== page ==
Bitter exchanges broke out among councillors on the listing of eight high rises in Aberdeen, despite all members agreeing the decision was “bonkers”.
There was widespread backing for the council to launch an appeal against Historic Environment Scotland’s (HES) awarding of Category A status to the “brutalist” flat blocks around the city centre.
But any unanimity soon dissipated as politics came to the fore.
When the council’s city growth committee met this week, all members were in support of fighting the decision.
And officers revealed they had already sounded out experts on having it overturned.
The only way the local authority can have it reversed is by proving the eight buildings are not of special architectural or historic importance.
If that is unsuccessful, it was agreed lawyers should be consulted on a judicial review, taking the battle of “reasonableness”, as put by Councillor John Cooke, to the courts.
Letter to Aberdeen MSP on high rise A-listing ‘disgusting’
The meeting descended into a political stramash when council co-leader, and committee convener, Douglas Lumsden called for a letter to be sent to housing minister Kevin Stewart asking for him to influence the decision.
The SNP MSP, who currently holds the Aberdeen Central Holyrood seat Mr Lumsden is seeking for the Conservatives in May, has excused himself of any ministerial role in decisions regarding the Granite City for fear of opening up grounds for appeal.
Accused, not for the first time, of addressing the letter to the wrong person, Mr Lumsden said: “He is, at the end of the day, local government and housing minister but seems to have no portfolio, according to everyone, as we can’t write to him about anything.
“What exactly does he do? That’s what I would like to know.”
Liberal Democrat group leader Ian Yuill said he would not sign the letter “picking on” Mr Stewart, urging the council to ask all city and north-east list MSPs to help.
“It is of course up to you who you wish to lobby,” he said.
“But those of a suspicious frame of mind might think you were being political in just singling out the one individual, when if you were genuine about wishing to lobby and change this decision it would make sense to contact as many folk as possible.
“We all agree this is listing decision is wrong and should be appealed but rather than building consensus you seem to have set out to cause discord and try to score frankly stupid, silly political points.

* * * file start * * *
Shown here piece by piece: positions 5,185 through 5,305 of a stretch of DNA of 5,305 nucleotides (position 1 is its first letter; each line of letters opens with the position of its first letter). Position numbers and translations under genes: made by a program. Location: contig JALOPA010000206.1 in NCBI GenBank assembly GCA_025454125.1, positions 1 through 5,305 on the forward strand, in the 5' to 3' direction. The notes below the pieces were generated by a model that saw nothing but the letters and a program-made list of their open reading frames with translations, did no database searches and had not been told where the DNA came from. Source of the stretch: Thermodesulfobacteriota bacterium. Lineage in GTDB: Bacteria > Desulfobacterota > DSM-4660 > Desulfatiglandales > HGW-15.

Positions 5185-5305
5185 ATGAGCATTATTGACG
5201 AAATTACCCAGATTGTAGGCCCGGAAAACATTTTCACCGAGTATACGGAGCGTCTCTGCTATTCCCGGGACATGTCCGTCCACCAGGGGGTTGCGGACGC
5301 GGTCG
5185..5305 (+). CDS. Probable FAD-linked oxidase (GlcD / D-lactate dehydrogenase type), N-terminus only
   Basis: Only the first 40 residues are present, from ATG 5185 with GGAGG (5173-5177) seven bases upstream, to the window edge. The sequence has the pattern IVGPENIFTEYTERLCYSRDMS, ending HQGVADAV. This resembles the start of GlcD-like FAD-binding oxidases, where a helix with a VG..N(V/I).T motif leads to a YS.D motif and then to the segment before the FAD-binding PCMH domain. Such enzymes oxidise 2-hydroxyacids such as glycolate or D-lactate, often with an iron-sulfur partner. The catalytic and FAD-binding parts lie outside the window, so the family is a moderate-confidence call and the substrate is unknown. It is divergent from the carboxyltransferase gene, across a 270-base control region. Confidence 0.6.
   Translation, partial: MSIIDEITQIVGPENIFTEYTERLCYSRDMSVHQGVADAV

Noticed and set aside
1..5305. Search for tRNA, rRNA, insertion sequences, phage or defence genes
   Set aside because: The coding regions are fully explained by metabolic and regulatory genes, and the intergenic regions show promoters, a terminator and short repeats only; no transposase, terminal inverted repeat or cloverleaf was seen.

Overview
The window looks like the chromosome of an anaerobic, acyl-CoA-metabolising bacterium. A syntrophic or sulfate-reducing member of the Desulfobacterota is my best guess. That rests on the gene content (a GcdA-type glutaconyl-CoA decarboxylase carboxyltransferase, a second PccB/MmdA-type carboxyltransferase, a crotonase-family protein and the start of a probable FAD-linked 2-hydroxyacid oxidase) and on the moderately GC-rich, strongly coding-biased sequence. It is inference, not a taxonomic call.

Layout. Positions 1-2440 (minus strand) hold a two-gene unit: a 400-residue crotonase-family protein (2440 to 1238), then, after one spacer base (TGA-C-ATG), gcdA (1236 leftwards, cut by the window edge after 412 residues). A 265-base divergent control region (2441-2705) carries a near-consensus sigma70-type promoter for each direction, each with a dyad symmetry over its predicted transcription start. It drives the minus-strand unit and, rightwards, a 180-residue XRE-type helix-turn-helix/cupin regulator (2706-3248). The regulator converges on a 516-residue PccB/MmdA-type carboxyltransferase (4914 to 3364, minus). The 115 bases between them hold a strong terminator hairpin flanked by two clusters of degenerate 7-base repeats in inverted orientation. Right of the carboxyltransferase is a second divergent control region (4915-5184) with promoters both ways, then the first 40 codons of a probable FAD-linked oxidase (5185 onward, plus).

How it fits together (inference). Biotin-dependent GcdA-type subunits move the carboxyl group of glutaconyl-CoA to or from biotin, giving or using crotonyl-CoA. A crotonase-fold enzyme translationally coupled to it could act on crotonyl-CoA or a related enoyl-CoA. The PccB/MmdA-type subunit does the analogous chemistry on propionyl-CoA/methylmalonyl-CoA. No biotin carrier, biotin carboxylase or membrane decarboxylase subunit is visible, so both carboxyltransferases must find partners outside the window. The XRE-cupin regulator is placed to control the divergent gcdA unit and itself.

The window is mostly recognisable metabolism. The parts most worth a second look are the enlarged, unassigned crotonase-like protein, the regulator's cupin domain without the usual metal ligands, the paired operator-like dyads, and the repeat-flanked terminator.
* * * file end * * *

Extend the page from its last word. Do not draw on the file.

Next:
“Singling out Kevin Stewart is pointless and bluntly is not a surprise – I’m disgusted.”
SNP leader Alex Nicoll warned the city was becoming a laughing stock with its letter-writing, adding: “It strikes me that once again we are making ourselves look stupid here.”
Dividing councillors through the predictable five to four vote, the motion was passed.
Council co-leader Jenny Laing said it would be for the public, watching the meeting on Youtube, to “make up their own minds about who is trying to politicise this question and who isn’t”.
“This decision will mean considerable detrimental impact on residents moving forward and we should all being doing to do as much as we possibly can to to avoid that.”
Kevin Stewart MSP: listing is ‘ludicrous’
Mr Stewart told The P&J he supported “all efforts” by the council, tenants and owner/occupiers in the blocks to appeal the decision.
He said: “I met with Historic Environment Scotland and made it abundantly clear that this ludicrous decision has to be changed and I’ve also raised my concerns directly with the Culture Secretary Fiona Hyslop.”
The government’s heritage quango announced last month that Gilcomstoun Land, Porthill Court, Seamount Court, Virginia Court, Marischal Court, Thistle Court, Hutcheon Court and Greig Court would be afforded the same protections as the likes of Marischal College and the Music Hall.
Residents, and the council given its majority share of ownership of the properties within the 1960s blocks, have fought the plans out of worry it will vastly increase the cost of maintenance.
Concerns have been raised it will make it harder to improve energy efficiency and therefore make it more expensive to heat homes, while council chiefs even say it could cause difficulty in improving fire safety, informed by the Grenfell Tower tragedy.